“Cepalco would have paid only a very minimal transmission cost had they approached the National Grid Corporation of the Philippines (NGCP) to build it for them. NGCP recovers cost of its assets on a nationwide basis, not local like CEPALCO.

 

In laymen’s terms, the P800 million cost of the substation and transmission line would have been distributed among the 18,270,000 estimated   power customers in the entire country (based on the latest available figures from the Philippine Statistics Authority’s 2011 Household Energy Consumption Survey (HECS), instead of being apportioned only among the 138,958 CEPALCO Customers (as of April, 2017 as listed in CEPALCO’s official website).

Minergy Coal Corporation’s Tagoloan-Balingasag 138kV sub-transmission line (MIESCOR photo)

 

This scenario becomes all the worse when it is applied to recovery costs of the Minergy Coal Corporation’s P14.5 billion (US$330 million) a three-unit coal-fired power plant with total capacity of 165 MW in Balingasag, Misamis Oriental. Minergy Coal is a subsidiary of CEPALCO.

 

Since it is an embedded plant or one dedicated solely to supplying its output to CEPALCO, its recovery costs will be tacked on to the bills of all 138,958 CEPALCO customers for the next 25 years.

 

Another query raised by our source was the whereabouts of the excess power contracted by CEPALCO to PSALM-NAPOCOR if the entire 165MW of the Minergy coal plant in Balingasag is consumed by Cepalco customers.

 

“If they are not consuming all the power of their coal plant, then who will pay for that stranded power?”he asked. “Since it is an embedded power plant dedicated exclusively to CEPALCO, this means all stranded costs would be paid by CEPALCO consumers within the utility’s franchise area in Cagayan de Oro, Tagoloan, Villanueva and Jasaan.”

 

Earlier this year,  CEPALCO advised its customers of a “slight increase” of three centavos per kilowatt hour in its electricity rates due to the implementation of the Tax Reform for Acceleration and Inclusion (TRAIN) Law.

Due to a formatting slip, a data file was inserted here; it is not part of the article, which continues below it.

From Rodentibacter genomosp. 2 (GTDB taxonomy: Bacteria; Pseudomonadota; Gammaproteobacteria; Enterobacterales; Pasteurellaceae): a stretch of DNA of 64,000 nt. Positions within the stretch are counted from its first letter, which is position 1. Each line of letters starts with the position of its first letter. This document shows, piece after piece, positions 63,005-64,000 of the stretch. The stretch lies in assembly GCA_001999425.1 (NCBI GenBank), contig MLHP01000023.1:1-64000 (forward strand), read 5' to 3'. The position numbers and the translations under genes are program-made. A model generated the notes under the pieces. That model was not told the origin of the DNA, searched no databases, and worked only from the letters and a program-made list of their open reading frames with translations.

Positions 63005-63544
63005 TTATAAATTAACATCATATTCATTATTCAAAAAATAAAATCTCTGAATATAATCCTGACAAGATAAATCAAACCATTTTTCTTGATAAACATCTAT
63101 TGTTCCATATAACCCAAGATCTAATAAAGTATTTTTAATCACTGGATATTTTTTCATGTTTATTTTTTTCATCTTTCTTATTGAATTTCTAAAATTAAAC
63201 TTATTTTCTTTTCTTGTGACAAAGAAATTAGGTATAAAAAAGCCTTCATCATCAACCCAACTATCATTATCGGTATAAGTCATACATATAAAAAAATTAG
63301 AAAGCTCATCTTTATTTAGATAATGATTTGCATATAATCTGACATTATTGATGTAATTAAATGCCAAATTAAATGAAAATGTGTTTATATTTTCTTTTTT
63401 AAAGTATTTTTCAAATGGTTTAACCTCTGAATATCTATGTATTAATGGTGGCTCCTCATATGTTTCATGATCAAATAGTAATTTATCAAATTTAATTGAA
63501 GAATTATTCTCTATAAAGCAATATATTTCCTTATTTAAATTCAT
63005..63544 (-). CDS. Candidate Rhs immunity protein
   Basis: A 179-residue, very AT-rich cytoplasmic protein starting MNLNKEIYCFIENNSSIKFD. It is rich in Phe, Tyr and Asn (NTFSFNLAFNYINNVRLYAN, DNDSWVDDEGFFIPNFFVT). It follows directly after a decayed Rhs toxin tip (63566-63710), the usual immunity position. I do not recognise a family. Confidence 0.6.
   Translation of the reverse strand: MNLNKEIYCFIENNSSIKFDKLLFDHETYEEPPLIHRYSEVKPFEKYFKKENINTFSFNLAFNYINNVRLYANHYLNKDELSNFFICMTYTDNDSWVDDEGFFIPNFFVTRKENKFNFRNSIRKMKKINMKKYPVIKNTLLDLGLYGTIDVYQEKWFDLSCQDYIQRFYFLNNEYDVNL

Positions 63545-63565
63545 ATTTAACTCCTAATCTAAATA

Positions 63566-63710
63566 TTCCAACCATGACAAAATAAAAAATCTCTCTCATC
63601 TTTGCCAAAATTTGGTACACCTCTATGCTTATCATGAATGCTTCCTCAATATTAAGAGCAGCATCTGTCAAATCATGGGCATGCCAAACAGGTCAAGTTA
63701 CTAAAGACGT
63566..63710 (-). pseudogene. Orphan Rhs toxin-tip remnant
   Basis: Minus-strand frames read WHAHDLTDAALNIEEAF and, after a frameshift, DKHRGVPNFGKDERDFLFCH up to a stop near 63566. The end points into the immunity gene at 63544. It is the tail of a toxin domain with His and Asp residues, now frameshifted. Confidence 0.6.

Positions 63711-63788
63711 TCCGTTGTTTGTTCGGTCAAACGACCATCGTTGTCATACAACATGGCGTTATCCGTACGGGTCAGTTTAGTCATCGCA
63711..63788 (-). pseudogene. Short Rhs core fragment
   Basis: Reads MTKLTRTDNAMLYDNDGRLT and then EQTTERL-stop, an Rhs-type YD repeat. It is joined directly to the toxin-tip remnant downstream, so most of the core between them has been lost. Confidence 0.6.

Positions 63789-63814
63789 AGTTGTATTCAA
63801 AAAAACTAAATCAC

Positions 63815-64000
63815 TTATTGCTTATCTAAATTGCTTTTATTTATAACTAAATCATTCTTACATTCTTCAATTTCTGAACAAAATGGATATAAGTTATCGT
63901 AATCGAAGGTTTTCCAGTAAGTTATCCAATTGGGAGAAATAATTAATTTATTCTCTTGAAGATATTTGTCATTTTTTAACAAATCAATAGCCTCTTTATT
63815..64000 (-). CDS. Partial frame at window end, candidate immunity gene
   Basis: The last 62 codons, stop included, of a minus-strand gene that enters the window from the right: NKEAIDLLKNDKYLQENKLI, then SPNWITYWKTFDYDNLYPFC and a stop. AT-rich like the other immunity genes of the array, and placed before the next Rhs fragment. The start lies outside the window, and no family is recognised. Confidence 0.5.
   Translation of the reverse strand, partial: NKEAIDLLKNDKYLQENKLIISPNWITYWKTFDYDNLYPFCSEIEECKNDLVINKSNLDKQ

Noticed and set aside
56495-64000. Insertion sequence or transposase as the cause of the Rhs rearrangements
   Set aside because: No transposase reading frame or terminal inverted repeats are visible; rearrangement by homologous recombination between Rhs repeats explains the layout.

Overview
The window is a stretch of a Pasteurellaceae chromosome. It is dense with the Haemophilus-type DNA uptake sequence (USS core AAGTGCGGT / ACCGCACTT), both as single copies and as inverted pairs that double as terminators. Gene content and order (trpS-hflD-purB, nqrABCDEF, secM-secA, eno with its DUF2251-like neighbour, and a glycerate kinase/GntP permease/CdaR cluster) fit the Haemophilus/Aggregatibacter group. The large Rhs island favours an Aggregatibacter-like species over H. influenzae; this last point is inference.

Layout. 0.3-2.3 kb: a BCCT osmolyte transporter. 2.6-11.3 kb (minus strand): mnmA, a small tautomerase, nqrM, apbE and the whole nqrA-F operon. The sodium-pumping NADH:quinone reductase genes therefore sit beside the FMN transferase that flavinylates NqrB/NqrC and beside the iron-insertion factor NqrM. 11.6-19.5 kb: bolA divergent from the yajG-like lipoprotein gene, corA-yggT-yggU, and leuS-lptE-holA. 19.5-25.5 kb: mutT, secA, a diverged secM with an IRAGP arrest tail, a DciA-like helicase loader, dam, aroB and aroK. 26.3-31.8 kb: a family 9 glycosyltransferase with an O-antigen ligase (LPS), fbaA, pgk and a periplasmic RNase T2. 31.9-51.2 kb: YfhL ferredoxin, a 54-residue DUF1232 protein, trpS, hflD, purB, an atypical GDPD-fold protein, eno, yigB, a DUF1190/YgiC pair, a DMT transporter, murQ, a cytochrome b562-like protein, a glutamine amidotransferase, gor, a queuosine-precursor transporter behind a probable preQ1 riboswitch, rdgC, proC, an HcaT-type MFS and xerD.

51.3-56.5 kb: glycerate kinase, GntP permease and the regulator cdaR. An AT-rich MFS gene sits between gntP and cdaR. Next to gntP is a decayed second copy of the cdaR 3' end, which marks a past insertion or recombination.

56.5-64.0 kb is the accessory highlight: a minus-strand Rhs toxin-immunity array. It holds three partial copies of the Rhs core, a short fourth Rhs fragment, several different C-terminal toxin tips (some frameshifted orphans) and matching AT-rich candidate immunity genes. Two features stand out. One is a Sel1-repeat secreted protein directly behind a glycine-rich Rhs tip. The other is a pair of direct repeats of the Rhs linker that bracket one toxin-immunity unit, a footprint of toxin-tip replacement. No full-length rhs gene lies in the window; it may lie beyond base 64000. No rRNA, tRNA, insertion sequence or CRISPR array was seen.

This would result to an additional P6 in the monthly bill of a typical household consuming 200 kilowatt hours per month estimated at P1, 500 in 2017, while households consuming 300kWh per month would incur an additional P9, and those using 400kWh an additional P12 per month.

However, the actual amount paid by consumers would depend on current coal and petroleum prices and foreign exchange fluctuations which are allowed by ERC to be “passed on” to consumers since CEPALCO does not profit from it, the utility said.

Jointly undertaken by the MCPC, Association of Mindanao Rural Electric Cooperatives (AMRECO), the University of Science and Technology of Southern Philippines’ (USTP) Institute of Power Sector Economics (IPSEc), the forum brings together the various government agencies in the power sector, public and private players in the power industry and academic institutions with niche programs on power systems.

This forum is the first of a series to be held subsequently held in October and November, including the Mindanao Congress of the Advocates for Renewable Energy and Rural Electrification and Development (MinCARED 2018), with the one in October purposely to assess a decade of the Renewable Energy Law.